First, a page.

I caught up with John Plant on twitter @johnplant60. He suggested I took a look at his garden, Rewela Cottage, Skewsby, Yorkshire on the National Garden Scheme website. John opens his garden to visitors through the scheme in May and July. It looks simply amazing: a treasure trove of unusual trees and shrubs along with architectural subjects and many other plant gems. The garden is around three quarters of an acre, with some ambitious and beautifully done hard landscaping which blends seamlessly with the planting.
John is a professional garden designer and describes himself as mad about heucheras. I’m sure he also has other favourite plants so it would be good to find out what they are.
I invited John to share his love of plants and gardening with us, and to tell us a little of how he created his beautiful garden. I’m really delighted to welcome him as a guest to the My Garden School blog
I know you design gardens for a living John, what would you say are your specialty aspects of garden design and construction?
I just love working with natural stone. It’s tactile and versatile, and always looks great. I am told I have my own style. I don’t follow trends in the garden design world, but inevitably, my style of gardening comes into fashion at some point. I believe that after watching Chelsea on the telly in May 2012, it would seem I am in vogue right now.
Tell us a little about your garden at Rewela Cottage. How did you go about planning the garden, or has it evolved.
We moved in December 1997 and started in January 1998. The garden started as a paddock, virtually flat. As soon as I saw it I knew exactly what I was going to do. It is about three quarters of an acre, so had to be tackled in bite-sized chunks at weekends and evenings. The pond was a priority as the fish were still in the pond at the house we just moved from. That had to be finished first, so we could give them a home. The basic levels and shapes were done first, and then the hard landscape, followed by the planting. The first one third of the garden consists mainly of trees and shrubs, all of which offer more than one season of interest. The majority of the garden is ‘low maintenance’ using shreddings and bark to suppress weeds. The major time consumption comes from the vegetable garden, and propagating and growing plants in pots for sale. Although I grow my own vegetables and fruit, but we are not self-sufficient.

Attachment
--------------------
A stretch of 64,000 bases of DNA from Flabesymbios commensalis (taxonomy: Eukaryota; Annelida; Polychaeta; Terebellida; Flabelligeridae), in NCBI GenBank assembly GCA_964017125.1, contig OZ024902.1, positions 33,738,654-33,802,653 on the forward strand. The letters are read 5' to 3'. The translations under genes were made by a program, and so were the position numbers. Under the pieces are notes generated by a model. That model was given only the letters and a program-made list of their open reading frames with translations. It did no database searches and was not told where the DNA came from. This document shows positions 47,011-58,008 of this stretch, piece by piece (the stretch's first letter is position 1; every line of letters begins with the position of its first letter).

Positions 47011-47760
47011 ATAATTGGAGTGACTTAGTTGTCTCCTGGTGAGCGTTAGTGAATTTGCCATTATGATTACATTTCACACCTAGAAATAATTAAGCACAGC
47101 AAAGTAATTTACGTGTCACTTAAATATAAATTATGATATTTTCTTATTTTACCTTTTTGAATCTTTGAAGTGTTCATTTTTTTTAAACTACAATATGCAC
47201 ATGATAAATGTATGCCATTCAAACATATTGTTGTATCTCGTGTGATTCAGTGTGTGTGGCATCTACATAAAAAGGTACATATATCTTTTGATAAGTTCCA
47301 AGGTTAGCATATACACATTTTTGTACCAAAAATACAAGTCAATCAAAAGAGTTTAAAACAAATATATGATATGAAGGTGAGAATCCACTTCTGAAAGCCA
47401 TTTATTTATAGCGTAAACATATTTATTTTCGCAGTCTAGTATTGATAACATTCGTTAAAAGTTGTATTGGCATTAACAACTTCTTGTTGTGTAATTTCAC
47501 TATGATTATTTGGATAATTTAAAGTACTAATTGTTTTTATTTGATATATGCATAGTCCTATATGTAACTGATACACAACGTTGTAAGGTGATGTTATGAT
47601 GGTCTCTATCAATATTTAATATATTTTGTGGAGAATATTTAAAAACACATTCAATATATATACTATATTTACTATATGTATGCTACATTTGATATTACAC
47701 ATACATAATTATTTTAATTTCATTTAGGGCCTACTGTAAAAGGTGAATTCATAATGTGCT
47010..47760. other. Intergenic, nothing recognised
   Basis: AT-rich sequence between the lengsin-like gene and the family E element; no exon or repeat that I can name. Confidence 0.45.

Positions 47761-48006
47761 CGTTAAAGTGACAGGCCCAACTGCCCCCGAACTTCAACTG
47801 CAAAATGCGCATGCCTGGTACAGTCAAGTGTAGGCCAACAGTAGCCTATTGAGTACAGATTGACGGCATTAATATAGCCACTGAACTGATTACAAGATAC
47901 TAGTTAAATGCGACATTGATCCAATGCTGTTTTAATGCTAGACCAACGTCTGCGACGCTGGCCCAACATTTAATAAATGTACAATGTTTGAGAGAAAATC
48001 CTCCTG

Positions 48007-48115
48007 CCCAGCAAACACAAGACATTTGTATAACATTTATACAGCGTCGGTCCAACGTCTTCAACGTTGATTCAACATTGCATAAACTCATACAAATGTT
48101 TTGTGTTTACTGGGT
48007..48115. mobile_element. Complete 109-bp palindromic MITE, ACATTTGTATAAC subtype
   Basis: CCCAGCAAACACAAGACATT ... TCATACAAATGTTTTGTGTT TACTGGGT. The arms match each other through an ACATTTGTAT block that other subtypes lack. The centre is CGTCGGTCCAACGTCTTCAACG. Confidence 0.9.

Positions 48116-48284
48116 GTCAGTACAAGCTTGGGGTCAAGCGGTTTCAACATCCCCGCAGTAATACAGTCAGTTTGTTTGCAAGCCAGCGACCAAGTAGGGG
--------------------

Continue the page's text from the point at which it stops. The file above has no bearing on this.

Many of the trees and shrubs have architectural foliage; there are many different greens, and variegations and a great variety of shapes and sizes. There are no straight lines in the garden and there is no lawn. There are no annuals and very few perennials, colour is provided by the trees and shrubs; their leaves, bark, flowers and berries.
Are you a plant collector or do you just grow plants that you like?
I have a large collection of Heucheras, Heucherellas & Tiarellas; I think at the last count there were about 120 varieties. I also have about 80 varieties of Penstemon, and about 40 varieties of Hosta. I grow these to sell on the National Garden Scheme open days, but I also have a good selection in the garden.
If I you had to choose your three “Desert Island Plants” what would they be?
I would have to be practical and choose at lease one that would also feed me, therefore my first choice would have to be a banana. However, if you want me to choose my favorite plants in my garden, then one would be Syringa emodi ‘Variegata’, another would be Dryopteris erythrosora and finally Gunnera manicata.
The winters up here can be quite hard. To be on the safe side I protect the olives and dicksonia by putting them in the polytunnel and wrapping with bubblewrap. The phormiums will usually survive, but of late have not faired well, so these are potted and placed in the polytunnel too.
How long have you been opening the garden through The National Garden Scheme, and what do you enjoy about it?
2013 will be my 5th year with the NGS; I love showing off my garden. I try to add something new every year, so that the regulars, and there are many, get to see something new. It also offers a day out, not just for the visitors, but for the village volunteers who all want to do there little bit. It brings us all together.
What are your other guilty pleasures apart from gardening?
I garden for a living, I garden for a hobby, and my guilty pleasure, I’m afraid … is still gardening. I work as a volunteer for the NGS, organizing elements of the Yorkshire Booklet, from the advertising to the distribution. It certainly keeps me busy!
Pictures of the garden can be seen by googling – Rewela Cottage. This will take you to the NGS website. Or Click here.
The garden is open on 5th May & 21st July 2013, both days are Sundays. See the Yellow Book for more details.
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